The Warsaw Jewish Cemetery on Okopowa Street is one of the most evocative and moving places in Warsaw to visit for those interested in exploring Jewish life in the city and catching a glimpse of how deeply it marked and transformed Poland.
Largely abandoned and neglected after the war, it has become a gothic landscape of moss-covered tombstones, art deco mausoleums, shrines, memorials, and mass graves while sharing space with one of the most beautiful and wild urban forests in the city. The trees have grown to impressive heights, and in some sections they have almost completely taken over the cemetery. They are the home and playground of countless birds, especially crows and ravens. On windy days, the sound of the leaves rustling and the branches knocking mixed with birdsong and choruses of crows, is unforgettable. When it rains, the paths often fill with slow-moving parades of multi-coloured snails.
For the non-Jewish visitor, the architecture of the tombs and the symbolic markings on the graves are fascinating and quite unlike those of Christian origin. Many graves are inscribed with lions, deer, books, pitchers of water, falling trees, and the blessing hands of the Kohanim. Some are written in Yiddish, others in Hebrew and Polish. Other tombs and graves reflect the styles and architecture of their age including neoclassical, art nouveau, and Egyptian revival. Here, in this half-wild forest among the weathered stones and impressive monuments, one can see Jewish life and culture in Poland in all its former glory.
The Jewish Cemetery on Okopowa Street was founded in 1806 to replace several smaller cemeteries in the city that existed earlier. It was open for all Jews regardless of their religious affiliation or status, although it was later divided into sections, partly to help ease tensions among the many different religious sects and political groups within Jewish society. It currently houses thousands of individually-marked graves, and several mass graves from World War II, making it one of the largest Jewish cemeteries in Europe. The cemetery would bear witness to the many violent uprisings in Polish history, including the November and January uprisings, and was frequently damaged.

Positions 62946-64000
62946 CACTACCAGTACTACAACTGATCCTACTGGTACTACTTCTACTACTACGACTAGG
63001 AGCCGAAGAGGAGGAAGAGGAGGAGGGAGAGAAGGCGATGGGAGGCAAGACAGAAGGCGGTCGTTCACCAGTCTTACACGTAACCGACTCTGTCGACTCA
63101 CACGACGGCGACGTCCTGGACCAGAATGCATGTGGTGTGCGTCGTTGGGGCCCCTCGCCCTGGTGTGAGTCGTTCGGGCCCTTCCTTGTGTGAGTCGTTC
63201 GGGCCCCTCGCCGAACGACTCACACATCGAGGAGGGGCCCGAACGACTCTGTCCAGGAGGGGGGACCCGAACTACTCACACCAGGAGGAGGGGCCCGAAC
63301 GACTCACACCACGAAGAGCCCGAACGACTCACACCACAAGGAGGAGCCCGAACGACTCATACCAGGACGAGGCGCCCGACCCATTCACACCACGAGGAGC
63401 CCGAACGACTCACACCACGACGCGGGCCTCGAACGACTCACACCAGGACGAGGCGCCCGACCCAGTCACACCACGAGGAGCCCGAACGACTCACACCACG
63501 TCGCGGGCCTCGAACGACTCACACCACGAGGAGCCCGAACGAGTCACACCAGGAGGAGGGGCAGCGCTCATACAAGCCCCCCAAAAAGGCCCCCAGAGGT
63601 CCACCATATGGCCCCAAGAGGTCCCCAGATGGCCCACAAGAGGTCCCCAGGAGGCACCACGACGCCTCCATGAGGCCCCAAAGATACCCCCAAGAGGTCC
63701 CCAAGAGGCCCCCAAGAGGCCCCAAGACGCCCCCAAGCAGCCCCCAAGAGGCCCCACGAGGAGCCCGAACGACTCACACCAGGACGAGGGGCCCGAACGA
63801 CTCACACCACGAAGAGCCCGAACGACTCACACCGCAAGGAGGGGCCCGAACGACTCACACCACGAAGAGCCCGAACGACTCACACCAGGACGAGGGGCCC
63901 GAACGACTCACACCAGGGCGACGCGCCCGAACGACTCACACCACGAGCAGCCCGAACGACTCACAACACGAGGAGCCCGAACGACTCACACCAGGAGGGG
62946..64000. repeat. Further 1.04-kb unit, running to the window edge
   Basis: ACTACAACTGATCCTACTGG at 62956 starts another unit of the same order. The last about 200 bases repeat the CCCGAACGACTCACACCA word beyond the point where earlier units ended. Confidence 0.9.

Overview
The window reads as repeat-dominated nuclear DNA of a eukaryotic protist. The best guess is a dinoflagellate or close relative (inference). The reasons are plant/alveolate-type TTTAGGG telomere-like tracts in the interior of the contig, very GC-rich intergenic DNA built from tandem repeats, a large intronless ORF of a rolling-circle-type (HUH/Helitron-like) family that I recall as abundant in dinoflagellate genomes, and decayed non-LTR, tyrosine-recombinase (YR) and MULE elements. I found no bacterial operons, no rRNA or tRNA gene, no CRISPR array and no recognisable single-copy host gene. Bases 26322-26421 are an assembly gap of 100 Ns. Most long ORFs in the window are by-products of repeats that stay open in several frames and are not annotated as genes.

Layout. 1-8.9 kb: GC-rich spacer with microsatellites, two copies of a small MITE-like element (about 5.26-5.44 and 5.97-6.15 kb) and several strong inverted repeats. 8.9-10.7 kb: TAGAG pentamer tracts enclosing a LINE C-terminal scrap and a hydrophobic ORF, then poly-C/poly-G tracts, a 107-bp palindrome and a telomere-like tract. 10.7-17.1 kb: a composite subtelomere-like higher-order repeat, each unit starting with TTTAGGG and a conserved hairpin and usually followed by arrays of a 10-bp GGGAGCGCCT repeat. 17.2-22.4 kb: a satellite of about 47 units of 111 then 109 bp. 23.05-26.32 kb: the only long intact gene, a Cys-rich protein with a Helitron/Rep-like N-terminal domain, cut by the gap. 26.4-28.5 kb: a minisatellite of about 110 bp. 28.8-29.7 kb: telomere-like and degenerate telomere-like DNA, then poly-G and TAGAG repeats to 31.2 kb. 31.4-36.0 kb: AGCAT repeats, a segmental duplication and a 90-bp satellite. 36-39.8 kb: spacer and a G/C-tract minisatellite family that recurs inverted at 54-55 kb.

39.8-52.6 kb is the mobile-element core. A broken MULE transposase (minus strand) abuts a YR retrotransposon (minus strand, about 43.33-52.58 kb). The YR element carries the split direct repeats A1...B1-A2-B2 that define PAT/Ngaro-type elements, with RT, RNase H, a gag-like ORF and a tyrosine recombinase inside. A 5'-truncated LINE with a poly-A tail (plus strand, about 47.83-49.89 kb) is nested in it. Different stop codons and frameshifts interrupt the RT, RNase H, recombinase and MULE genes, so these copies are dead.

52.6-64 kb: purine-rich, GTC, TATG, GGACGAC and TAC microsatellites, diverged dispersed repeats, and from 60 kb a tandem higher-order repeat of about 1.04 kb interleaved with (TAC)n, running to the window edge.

In 1943, it was heavily damaged during the Warsaw Ghetto Uprising and was also the site of numerous mass murders by the German occupation government. In 1944 it suffered further damage, some of it still visible today on tombstones, during fierce fighting in the Warsaw Uprising. Nearly all of Warsaw’s Jews, almost 400,000 souls (one-third of the total population of the city), would perish during the war, either in the death camp at Treblinka, or by starvation or murder in the Warsaw Ghetto. After the war, with most of the families dead or gone, the cemetery gradually transformed into its current state. It is however, still an active cemetery for Warsaw’s small Jewish community, and a significant pilgrimage site for Jews throughout the world.
With the recent addition of the nearby Museum of the History of the Polish Jews, and its revelatory permanent collection that unfolds a thousand years of Jewish life in Poland, the Jewish Cemetery is more important now than ever for understanding the deeply intertwined relationship of Polish and Jewish culture. In the tangled paths and ruined stones one can see the whole of Jewish society: children and adults, the poor and the most wealthy, Orthodox and Reformed, assimilated and Atheist, Zionist and Communist.
There are many important people buried here such as Chaim Soloveitchik, the founder of the Brisk rabbinical dynasty, and famous writers such as Solomon Anski, the author of The Dybbuk, and Ludwik Zamenhof, the inventor of Esperanto, just to name a few. There were more Jews in Warsaw than in any other European capital before the war, and the cemetery bears silent witness to this rich and vibrant civilization that made Poland the most Jewish of nations in Europe.
It is a peaceful place, suitable for contemplating the enormous legacy of Jewish culture in Poland, and to gain a sense of the true scale of the tragedy of the Holocaust that one perhaps misses in places like Auschwitz.
And unlike the memorials and the concentration camps, the Jewish Cemetery in Warsaw remains a place for the living, full of life (and wildlife) and a welcome quiet refuge from the bustle of city life in Warsaw.